15 Japanese Words Every English Speaker Should Know
According to the internet, I’m apparently a massive fraud on account of there being countless Japanese words out there that are impossible to translate. Which was a surprise to me because during the 15 years that I've been a professional Japanese translator, I never once had to explain to a client that parts of their copy were untranslatable so I just replaced them with my ranking of the best live-action Batman actors.
Every word is translatable. You just sometimes have to use more than one word to do it correctly. Also, there’s no need to pretend that Japanese is some mystical cipher when the real language is already plenty fascinating with words that English should adopt immediately or words with bonkers meanings/etymologies …
“Ryoto-Zukai” Is The Most Badass LGBTQ Term Ever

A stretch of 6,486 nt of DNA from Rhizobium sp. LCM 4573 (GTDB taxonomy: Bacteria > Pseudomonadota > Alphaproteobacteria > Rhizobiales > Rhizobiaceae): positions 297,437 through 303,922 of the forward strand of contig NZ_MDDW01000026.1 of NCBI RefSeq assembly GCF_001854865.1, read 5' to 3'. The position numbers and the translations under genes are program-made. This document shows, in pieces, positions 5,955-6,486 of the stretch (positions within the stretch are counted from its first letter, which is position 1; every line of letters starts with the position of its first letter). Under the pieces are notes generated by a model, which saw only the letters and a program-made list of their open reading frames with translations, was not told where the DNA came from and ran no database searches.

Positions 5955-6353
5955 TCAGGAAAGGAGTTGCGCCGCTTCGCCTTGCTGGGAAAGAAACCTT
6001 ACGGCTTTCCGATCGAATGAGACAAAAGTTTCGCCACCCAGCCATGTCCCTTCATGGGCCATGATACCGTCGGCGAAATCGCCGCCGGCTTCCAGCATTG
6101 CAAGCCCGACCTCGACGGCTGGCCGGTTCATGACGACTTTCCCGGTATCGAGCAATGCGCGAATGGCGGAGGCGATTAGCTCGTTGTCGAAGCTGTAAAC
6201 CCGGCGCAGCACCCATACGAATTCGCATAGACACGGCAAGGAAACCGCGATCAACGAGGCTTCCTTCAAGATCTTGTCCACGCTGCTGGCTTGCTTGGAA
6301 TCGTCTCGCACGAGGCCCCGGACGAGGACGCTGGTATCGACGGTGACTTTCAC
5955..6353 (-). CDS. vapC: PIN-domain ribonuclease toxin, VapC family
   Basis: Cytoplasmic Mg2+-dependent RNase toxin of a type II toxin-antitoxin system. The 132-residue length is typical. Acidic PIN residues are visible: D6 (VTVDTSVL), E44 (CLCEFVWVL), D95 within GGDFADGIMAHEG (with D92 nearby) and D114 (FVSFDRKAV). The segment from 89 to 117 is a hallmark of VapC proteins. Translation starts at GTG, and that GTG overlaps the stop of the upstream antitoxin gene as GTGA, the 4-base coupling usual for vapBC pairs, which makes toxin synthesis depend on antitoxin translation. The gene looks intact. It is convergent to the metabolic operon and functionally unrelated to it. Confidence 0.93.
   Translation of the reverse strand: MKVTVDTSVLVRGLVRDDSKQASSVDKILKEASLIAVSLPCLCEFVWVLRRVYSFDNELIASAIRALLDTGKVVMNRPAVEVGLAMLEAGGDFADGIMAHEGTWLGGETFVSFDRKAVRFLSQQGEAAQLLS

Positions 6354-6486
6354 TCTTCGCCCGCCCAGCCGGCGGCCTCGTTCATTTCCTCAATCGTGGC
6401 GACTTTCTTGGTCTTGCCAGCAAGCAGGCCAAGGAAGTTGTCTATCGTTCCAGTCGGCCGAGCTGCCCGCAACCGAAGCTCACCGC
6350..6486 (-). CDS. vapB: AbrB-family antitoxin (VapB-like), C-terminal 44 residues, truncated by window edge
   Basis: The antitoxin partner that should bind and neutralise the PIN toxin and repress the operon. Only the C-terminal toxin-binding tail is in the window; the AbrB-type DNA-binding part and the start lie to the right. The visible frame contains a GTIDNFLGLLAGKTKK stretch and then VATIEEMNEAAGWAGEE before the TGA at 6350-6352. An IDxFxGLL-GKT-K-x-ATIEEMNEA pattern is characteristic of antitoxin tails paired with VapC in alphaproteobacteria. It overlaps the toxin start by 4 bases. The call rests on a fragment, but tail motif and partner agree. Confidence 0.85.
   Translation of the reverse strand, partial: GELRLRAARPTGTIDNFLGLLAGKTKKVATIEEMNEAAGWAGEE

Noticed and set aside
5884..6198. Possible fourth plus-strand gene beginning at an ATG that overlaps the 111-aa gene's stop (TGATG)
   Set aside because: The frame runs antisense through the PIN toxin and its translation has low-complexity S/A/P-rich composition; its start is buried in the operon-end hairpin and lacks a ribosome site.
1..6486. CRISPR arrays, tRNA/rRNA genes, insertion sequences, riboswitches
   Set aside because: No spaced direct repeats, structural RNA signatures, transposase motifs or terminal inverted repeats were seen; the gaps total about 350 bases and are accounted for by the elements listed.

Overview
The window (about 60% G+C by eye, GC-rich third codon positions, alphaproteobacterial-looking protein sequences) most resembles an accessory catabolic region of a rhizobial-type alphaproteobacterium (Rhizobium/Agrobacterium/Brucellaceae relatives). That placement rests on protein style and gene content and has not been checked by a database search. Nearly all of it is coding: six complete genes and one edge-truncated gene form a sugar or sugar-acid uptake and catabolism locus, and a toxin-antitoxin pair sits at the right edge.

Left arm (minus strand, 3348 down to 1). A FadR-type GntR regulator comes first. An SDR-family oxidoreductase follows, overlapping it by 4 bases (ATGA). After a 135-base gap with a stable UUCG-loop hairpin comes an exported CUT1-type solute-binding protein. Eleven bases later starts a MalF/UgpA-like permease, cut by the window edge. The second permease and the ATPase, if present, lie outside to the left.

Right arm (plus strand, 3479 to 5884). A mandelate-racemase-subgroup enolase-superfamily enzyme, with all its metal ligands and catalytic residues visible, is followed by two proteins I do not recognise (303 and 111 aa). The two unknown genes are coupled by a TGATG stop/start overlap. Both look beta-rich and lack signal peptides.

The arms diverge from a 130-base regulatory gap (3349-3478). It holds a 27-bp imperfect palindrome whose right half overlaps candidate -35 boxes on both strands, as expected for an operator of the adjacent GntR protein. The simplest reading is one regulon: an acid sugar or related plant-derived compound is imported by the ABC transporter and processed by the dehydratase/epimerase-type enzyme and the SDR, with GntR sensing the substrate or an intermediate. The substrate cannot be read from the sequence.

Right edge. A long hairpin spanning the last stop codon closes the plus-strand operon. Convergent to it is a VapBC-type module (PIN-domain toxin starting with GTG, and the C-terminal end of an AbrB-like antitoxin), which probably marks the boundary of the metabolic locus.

“Ryoto-zukai” (両刀使い) literally means “two-sword fencer,” and it has a bunch of meanings, including literally a person who fights with two swords or a person who likes both alcoholic drinks and sweet things. Holy hell, Japan actually came up with a word to accurately describe the target demographic for SkittleBrau from The Simpsons.
But the word also has another meaning: a bisexual person. It’s kind of an older term, but as Japan looks to the future and keeps updating its LGBTQ vernacular, I hope they don’t forget about the past and bring “ryoto-zukai” back because it’s the most badass way to describe someone’s sexuality.
“Oyakodon” Is Delicious, Cruel, And Perverted